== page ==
June 17, 2016
The investor relations and sustainability fields recently missed a rare opportunity to collaborate and build relationships that could have long-term benefits. Earlier this month, both the 2016 National Investor Relations Institute (NIRI) Annual Conference and Sustainable Brands 2016 were held in San Diego, occurring simultaneously about a 15-minute drive away from each other. We wish the organizers of the two events had agreed to do something together, but they did not. It was a lost opportunity, in our view, although the shared goals and need for collaboration may be a foregone conclusion.
The fact is investor relations and sustainability are increasingly being pushed together by growing interest in socially responsible investing, integrated reporting, materiality, intangible assets and the evolving Sustainability Accounting Standards Board (SASB) standards. An additional deciding factor could be where the Securities and Exchange Commission (SEC) lands on possible updates related to Regulation S-K to address “disclosure effectiveness,” which, if enacted, could require a significant amount of sustainability disclosure in SEC filings, among other possible changes. (See The Huffington Post’s “5 Market Problems the SEC Can Help Solve Through Regulation S-K.”)
While we often hear that investors are not particularly important stakeholders for sustainability, recent trends, data and anecdotes suggest that the dynamics are changing quite rapidly. The investment community’s growing interest in environmental, social and governance (ESG) factors – in other words, nonfinancial reporting that encompasses sustainability and corporate social responsibility – is unmistakable, according to several studies.
In sharing the results of Ernst & Young’s “Tomorrow’s Investment Rules 2.0” study of more than 200 institutional investors, Brendan LeBlanc told an audience at Sustainable Brands that 62 percent of institutional investors now say they care about ESG factors, compared with about a third in 2014. LeBlanc, a partner in E&Y’s Climate Change and Sustainability Services group, acknowledged that analysts rarely ask companies about sustainability on earnings calls and in investor meetings, but he asserted that portfolio managers in the investment houses do pay close attention to “sustainability, risk management and safeguarding the assets,” including intangibles such as reputation and company culture.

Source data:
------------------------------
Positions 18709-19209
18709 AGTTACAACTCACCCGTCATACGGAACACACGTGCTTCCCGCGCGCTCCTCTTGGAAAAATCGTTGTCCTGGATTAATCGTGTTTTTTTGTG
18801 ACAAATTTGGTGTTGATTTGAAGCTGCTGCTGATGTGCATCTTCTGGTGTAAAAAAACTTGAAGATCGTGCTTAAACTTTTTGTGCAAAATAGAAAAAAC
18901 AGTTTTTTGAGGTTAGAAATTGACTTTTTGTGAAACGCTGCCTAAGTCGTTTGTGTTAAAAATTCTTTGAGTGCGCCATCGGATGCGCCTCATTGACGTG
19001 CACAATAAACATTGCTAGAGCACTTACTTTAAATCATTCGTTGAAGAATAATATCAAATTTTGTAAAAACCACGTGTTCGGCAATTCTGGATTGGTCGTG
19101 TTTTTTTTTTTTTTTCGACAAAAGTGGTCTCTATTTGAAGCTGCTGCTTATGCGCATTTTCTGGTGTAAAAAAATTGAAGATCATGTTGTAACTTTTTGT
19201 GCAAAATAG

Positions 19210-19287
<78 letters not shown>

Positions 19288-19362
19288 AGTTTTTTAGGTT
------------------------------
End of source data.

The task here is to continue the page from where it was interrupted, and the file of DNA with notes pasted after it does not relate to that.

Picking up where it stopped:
He reported that E&Y’s study found that 71 percent of institutional investors review companies’ nonfinancial reporting when making investment decisions and 80 percent consider mandatory board oversight of nonfinancial reporting to be essential or important. Up until the last 18 months or so, the interest has been particularly strong in Australia, Western Europe and South Africa. However, the latest studies are showing that the ESG focus for U.S. investors, public companies and markets is gaining serious momentum. Evan Harvey, director of corporate responsibility for Nasdaq, said at Sustainable Brands that U.S. stock markets are inclined to publish best practices and guidelines about ESG reporting rather than issue rules – unless the SEC requires such reporting, of course.
Greg Unruh, Arison Professor of Values Leadership at George Mason University, told the Sustainable Brands audience that investors will find “money to be made and risks to be mitigated by paying attention to ESG factors.” He said, “The challenge is sustainability people think in PowerPoint and investors think in Excel,” and the difference in semantics between ESG and sustainability is not always well understood. Thus, the session at Sustainable Brands was titled “Lost in Translation: The Disconnect Between Corporate and Investor Perceptions and Demands.”
Unruh also discussed results from his MIT Sloan Management Review and The Boston Consulting Group study, “Investing for a Sustainable Future,” which found that 75 percent of nearly 600 investors surveyed said a company’s good sustainability performance is materially important to their firms when making investment decisions and 60 percent said their organizations exclude or divest from businesses that have poor sustainability performance. However, furthering the point of “lost in translation” was their finding that only 24 percent of investor relations officers surveyed believe they should be talking to investors about sustainability.
Meanwhile, 15 minutes away at the NIRI conference, a small roundtable discussion focused on the importance of getting investors and corporate leaders to understand the connection between ESG and financial performance. The group discussed the critical finding from a recent “study of studies” by Deutsche Asset Management and the University of Hamburg in Germany. The large majority of studies have found a strong positive correlation between ESG criteria and corporate financial performance, which appeared to hold true across North America, Europe, other developed markets and emerging markets.
Unfortunately, the growing connection between investor relations and sustainability was not among the hottest topics at either event, and the two groups did not coordinate. Given the current situation and the outlook, I’d say it would benefit both functions to work more closely together before key opportunities to impact business strategy and eliminate silos are lost, and before the terms of such collaboration are dictated by others.
Contact me to talk about how we can make these connections happen.